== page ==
"Two wrongs don't make a right." Agreed. If an explanation is required, I'm wasting my time. "The means justifies the ends." Disagree. Explanation shouldn't be required. Water boarding. Need I say more? "What goes around comes around." The world is round and we do in fact reap what we sow. "To get along, go along." Actually, this makes sense in the political context if you understand that compromise is what has to eventually happen. "If it ain't broke, don't fix it." No explanation required.

A couple more good legislative-oriented quotes should be thrown in here as well. "If at first you don't succeed, try, try, try again." "The world is run by those who show up." Good things to keep in mind when fighting legislative battles. I am also rather fond of "If you don't ask, the answer is always 'no.'" Even so, there are poor politicians and others that have proven up, "You can lead a horse to water but you can't make him drink." Substitute "think" for "drink."

"Don't look a gift horse in the mouth." You have to like this one. It's a gift. No complaining allowed even if the horse doesn't have good teeth. It is still more horse than you started the day with. I also favor the adage, "You get what you pay for." Quality is usually not inexpensive and contracting with the lowest bidder has not led to impressive results in most cases I have seen. This last one ties in with, "Money talks…."

A couple of thoughts on leadership are probably appropriate for this message as well. "Loyalty is a two-way street." Believe me when I say that if it isn't a two-way street, it is going to be a very short ride and it's time to get off the road. Likewise, using another West Texas favorite, "If you take the paycheck, you ride for the brand." If you don't like where the trail boss wants you to ride or how, then quit taking the paycheck and find another ranch. "You lead from the front." People can be led, not pushed. Lead by example, because it is true that "Actions speak louder than words" and you don't want to be "All hat and no cattle." While I agree that "Two heads are better than one," I also know that "Too many cooks spoil the soup." Not everything can be done by committee. "Too many chiefs and not enough Indians." Makes me think of the legislature again, but also applies in most other group contexts. Ultimately, someone has to be in charge and others have to follow. "The buck stops here." If you are the one that takes the paycheck, becomes the chief, leads from the front by example, and are responsible for the soup --- then the final responsibility is yours. "With great privilege comes great responsibility."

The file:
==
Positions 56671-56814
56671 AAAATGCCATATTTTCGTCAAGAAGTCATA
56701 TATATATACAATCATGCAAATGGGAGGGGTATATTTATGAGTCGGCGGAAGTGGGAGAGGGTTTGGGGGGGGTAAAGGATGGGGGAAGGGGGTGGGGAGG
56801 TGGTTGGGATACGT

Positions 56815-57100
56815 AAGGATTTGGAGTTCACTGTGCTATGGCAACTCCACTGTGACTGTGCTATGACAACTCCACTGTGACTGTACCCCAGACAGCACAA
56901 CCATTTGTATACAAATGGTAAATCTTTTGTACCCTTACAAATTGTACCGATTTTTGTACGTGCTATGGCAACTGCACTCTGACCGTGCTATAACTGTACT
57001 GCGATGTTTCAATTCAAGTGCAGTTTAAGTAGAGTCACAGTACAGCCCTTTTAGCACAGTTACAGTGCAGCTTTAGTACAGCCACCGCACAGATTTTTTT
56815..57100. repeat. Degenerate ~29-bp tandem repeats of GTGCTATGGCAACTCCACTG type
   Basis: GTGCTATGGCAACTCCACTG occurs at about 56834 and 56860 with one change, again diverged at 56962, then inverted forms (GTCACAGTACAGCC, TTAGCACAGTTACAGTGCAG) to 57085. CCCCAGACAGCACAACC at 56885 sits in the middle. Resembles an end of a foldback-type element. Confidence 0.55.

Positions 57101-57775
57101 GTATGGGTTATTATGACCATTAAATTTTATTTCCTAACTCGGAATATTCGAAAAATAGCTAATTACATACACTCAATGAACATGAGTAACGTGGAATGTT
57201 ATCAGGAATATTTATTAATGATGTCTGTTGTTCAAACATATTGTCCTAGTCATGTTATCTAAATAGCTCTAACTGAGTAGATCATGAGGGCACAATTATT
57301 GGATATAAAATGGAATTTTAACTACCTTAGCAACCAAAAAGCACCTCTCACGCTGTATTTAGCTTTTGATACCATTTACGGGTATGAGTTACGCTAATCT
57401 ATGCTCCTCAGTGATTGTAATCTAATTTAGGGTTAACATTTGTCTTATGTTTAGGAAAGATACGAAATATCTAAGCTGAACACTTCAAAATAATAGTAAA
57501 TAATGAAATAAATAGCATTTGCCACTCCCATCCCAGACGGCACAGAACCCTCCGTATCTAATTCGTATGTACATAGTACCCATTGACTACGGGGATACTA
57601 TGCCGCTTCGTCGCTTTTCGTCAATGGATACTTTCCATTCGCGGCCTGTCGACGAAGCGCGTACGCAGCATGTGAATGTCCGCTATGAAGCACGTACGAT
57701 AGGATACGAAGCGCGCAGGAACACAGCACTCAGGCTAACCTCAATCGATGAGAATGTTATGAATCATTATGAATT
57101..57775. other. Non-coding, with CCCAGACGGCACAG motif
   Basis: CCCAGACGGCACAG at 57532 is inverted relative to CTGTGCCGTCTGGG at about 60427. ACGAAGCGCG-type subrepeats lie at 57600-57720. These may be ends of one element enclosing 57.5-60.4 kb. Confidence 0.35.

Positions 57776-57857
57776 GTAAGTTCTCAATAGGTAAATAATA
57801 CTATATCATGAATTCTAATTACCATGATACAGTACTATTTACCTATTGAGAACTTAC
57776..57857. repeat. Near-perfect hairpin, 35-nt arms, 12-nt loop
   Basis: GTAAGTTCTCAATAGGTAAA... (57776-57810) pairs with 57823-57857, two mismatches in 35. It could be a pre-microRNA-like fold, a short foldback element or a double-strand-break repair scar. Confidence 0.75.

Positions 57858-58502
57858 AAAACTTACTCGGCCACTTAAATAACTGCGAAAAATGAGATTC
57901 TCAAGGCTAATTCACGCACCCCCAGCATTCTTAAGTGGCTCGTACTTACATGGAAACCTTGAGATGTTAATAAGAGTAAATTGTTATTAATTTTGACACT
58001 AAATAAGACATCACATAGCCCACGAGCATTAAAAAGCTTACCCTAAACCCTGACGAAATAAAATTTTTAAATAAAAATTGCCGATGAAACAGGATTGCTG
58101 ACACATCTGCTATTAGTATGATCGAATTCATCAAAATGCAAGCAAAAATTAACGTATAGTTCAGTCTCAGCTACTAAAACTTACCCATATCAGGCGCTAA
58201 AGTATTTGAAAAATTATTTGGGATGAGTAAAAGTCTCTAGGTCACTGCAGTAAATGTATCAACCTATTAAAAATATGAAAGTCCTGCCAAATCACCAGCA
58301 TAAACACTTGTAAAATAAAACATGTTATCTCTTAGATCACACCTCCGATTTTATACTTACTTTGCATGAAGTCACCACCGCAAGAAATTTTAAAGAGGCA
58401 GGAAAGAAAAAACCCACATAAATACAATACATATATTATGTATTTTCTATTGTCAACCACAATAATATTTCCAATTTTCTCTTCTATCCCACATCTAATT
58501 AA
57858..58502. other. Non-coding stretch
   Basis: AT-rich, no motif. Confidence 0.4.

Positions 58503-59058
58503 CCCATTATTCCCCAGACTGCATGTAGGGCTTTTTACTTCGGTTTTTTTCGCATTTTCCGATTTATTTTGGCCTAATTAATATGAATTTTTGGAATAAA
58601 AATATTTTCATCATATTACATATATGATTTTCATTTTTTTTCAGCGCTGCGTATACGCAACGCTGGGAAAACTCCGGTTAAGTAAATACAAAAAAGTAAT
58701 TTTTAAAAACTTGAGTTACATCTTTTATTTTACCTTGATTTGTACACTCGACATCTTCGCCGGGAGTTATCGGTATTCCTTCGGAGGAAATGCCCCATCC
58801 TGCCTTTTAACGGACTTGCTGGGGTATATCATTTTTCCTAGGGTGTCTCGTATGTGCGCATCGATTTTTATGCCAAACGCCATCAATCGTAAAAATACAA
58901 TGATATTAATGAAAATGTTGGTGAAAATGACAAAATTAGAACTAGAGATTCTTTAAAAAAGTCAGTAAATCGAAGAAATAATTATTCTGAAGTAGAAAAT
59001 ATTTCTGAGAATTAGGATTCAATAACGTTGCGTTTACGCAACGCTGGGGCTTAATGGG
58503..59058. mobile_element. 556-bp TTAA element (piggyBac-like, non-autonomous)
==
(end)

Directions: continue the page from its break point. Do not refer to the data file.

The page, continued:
Let me end with some thoughts I believe that are perhaps more serious than some of the others. "Life is fragile." We should treat it like grandma's best and oldest china. "We are not made of iron." People make mistakes and feel pain. Allow for it and don't be too hard on yourself or others. "If you aren't making mistakes, you aren't doing anything at all." Oddly enough, to me not doing anything at all is a mistake. Bumper sticker: "Life is the school. Love is the lesson." Very true. I also believe that a society is judged by how it treats its most vulnerable --- animals, elderly, disabled, and children. I think Gandhi gets credit for that one. "Do unto others as you would have them do unto you." Most of us know where that came from - "Golden Rule" for generations of believers of all kinds. For those of us that like it in somewhat more modern jargon, I leave you with it all boiled down into the best quote from the movie Bill and Ted's Excellent Adventure. It is also my parting words for the members of the TPTA: "Be excellent to each other, and party on, dudes."